>>>> store for the ML analysis engine but challenge probably lies into working
>>>> out how to connect them together.
>>>>
>>>>
>>> Both of these ideas are good, honestly. I'd focus on which one you think
>>> you can accomplish in the 3-month time frame. We don't want you to be able
>>> to finish the project in 2 weeks, but we also don't want it to take a year.
>>>
>>>
>>>> iii) Question 1: What do you mean by specific about the type of
>>>> analysis that I am providing and algorithm selection? From what I
>>>> understand, its either:
>>>> - For example, if we have 2 cases: measure shift in composition of HTTP
>>>> verb and number of API calls to an endpoint. I would implement it such that
>>>> I will use one algorithm for checking composition of HTTP verb and another
>>>> algorithm for number of API calls. I guess some research needs to be done
>>>> to decide which algorithm would be suitable for which use
>>>> case/scenario/event.
>>>>
>>>> - Implement wide variety of algorithm for analysis engine and then let
>>>> the user decide which algorithm to use for events or each event.
>>>>
>>>> I am leaning towards with the simple trending approach for now taking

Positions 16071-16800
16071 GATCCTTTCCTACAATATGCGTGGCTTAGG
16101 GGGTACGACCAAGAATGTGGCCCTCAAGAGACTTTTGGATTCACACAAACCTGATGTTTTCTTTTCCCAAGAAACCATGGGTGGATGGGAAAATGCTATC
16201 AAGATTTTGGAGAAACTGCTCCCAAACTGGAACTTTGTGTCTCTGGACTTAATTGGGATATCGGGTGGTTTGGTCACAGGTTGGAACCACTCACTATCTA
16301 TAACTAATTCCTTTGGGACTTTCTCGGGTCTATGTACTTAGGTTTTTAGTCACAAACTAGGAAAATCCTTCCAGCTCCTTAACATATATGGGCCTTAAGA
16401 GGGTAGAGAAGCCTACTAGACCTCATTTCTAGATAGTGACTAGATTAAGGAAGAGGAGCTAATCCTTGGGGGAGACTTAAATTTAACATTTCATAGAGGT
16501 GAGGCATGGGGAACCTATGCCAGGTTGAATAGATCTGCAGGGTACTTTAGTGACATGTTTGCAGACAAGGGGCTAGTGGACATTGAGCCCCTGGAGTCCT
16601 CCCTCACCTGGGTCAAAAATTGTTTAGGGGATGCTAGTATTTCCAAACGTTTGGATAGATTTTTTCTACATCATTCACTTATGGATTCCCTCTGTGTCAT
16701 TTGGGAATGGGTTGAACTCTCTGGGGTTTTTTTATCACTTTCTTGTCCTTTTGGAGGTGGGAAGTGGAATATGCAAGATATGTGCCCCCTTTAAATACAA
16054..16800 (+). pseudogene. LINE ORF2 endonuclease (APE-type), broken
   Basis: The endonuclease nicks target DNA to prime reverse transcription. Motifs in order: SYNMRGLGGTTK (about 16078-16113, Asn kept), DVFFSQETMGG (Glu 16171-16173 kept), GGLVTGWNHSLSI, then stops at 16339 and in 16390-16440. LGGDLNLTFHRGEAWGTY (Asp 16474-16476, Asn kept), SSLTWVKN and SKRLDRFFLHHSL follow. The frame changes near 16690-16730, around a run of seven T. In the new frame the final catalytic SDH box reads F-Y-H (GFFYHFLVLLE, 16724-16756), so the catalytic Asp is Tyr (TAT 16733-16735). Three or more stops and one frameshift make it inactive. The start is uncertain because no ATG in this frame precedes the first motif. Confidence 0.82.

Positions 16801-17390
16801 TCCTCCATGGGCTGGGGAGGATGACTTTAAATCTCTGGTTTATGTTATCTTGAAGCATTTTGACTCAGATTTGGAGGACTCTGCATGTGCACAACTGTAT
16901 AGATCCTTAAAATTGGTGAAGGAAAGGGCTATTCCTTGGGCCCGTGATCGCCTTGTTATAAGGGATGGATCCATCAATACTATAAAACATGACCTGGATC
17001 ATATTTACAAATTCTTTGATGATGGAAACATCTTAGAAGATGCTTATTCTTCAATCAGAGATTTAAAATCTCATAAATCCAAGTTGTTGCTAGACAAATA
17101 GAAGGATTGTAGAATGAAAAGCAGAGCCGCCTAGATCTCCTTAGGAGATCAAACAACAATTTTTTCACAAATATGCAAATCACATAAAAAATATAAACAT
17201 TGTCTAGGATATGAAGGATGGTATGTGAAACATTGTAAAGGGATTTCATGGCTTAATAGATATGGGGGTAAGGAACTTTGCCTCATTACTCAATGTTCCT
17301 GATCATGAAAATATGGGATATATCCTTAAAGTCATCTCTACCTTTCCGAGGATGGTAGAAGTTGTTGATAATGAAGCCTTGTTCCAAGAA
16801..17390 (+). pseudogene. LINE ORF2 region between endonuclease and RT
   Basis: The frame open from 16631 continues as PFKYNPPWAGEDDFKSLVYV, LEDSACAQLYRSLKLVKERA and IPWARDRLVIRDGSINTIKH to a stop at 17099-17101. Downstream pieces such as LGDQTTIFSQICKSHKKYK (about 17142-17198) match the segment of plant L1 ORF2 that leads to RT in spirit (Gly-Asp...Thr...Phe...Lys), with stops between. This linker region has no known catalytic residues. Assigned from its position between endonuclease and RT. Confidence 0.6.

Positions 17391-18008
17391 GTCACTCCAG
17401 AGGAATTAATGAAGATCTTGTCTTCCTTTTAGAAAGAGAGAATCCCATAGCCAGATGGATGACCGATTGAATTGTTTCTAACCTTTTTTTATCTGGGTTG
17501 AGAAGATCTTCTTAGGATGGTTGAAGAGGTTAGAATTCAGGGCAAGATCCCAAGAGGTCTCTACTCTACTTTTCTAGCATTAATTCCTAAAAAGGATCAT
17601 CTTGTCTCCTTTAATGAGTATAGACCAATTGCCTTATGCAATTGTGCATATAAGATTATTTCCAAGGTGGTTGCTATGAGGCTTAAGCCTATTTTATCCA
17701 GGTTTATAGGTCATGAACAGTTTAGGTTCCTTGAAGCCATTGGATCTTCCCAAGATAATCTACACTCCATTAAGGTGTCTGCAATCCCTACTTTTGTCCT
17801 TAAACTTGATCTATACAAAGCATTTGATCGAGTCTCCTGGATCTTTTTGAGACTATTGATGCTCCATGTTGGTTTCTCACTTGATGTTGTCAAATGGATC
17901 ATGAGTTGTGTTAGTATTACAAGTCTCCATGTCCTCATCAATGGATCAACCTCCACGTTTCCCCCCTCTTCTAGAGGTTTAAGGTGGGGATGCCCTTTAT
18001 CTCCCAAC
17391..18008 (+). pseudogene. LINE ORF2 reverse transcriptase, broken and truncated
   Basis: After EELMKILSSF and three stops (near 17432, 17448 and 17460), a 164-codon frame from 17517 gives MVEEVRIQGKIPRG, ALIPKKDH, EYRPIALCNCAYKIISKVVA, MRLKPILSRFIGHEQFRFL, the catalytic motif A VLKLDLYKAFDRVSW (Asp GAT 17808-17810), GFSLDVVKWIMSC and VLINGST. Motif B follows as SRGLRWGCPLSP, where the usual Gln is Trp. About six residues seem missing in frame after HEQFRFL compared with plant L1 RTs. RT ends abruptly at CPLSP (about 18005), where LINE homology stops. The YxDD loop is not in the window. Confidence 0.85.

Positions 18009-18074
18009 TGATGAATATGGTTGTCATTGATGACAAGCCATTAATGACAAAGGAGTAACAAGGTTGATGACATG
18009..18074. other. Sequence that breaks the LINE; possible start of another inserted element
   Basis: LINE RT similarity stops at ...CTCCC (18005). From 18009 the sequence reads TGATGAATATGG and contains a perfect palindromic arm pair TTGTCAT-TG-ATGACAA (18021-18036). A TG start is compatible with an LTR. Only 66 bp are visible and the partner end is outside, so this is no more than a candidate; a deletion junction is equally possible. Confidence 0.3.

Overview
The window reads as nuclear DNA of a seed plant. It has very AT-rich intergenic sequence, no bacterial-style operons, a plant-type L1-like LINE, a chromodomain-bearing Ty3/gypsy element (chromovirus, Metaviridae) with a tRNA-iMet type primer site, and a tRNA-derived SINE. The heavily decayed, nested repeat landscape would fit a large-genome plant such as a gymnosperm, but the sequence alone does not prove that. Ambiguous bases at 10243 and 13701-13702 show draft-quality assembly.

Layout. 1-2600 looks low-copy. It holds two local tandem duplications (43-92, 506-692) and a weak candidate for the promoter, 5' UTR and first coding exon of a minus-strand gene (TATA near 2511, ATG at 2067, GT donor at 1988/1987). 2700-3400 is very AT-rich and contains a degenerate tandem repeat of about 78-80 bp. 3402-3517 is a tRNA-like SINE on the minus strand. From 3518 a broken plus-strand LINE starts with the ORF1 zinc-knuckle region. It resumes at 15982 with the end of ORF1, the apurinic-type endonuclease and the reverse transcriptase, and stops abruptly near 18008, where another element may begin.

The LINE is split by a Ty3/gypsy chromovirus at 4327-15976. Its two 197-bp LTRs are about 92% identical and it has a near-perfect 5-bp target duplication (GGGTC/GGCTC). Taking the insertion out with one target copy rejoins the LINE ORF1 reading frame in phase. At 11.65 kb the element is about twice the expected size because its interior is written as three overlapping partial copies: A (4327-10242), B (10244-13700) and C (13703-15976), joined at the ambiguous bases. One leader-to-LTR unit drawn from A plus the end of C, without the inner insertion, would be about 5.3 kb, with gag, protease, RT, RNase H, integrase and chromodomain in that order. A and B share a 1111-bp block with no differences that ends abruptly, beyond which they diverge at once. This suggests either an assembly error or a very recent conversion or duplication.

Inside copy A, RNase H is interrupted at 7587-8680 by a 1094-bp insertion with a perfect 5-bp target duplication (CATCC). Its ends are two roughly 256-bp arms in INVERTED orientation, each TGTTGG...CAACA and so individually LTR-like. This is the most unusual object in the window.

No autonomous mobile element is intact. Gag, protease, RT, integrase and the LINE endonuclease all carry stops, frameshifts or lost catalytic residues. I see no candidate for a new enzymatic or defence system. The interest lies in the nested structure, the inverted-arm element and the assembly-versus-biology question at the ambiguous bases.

>>>> into account of time although I would really like to give the machine
>>>> learning a go. Feedback and answers to the questions above will help me
>>>> scope out the amount of work required for the machine learning approach
>>>> especially (ii). :D
>>>>
>>>
>>> What I meant by the "specific type of analysis" comment is around
>>> machine learning. For machine learning, you have to decide which algorithm
>>> (or family of algorithms) to use to solve a particular problem. We can
>>> certainly use spark-ml or some other library to give us those algorithms,
>>> but in order to make it useful to our users, we'll have to write some code
>>> to integrate those algorithms with the types of problems we want to solve.
>>> If we're trying to solve a problem that requires "k nearest neighbors",
>>> then we'll have to write some code that uses that. My point was that we
>>> don't want to solve _every_ problem. We want to essentially document the
>>> process: 1) decide what problem you want to solve, 2) pick best algorithm,
>>> 3) implement algorithm, 4) use training dataset, 5) turn on analysis. In
>>> that workflow, we are not going to implement _all_ the different types of
>>> analysis you could do over the summer of code. I just want us to pick a few
>>> problems to solve, and document the process so that our users can do the
>>> same thing themselves to build new types of analysis.
>>>
>>>
>> I did some additional research on Spark and influxDB, it looks there are
>> issues open to improve intergration between Spark and influxDB especially
>> for querying large data from influxDB.
>> https://github.com/influxdata/influxdb/issues/3276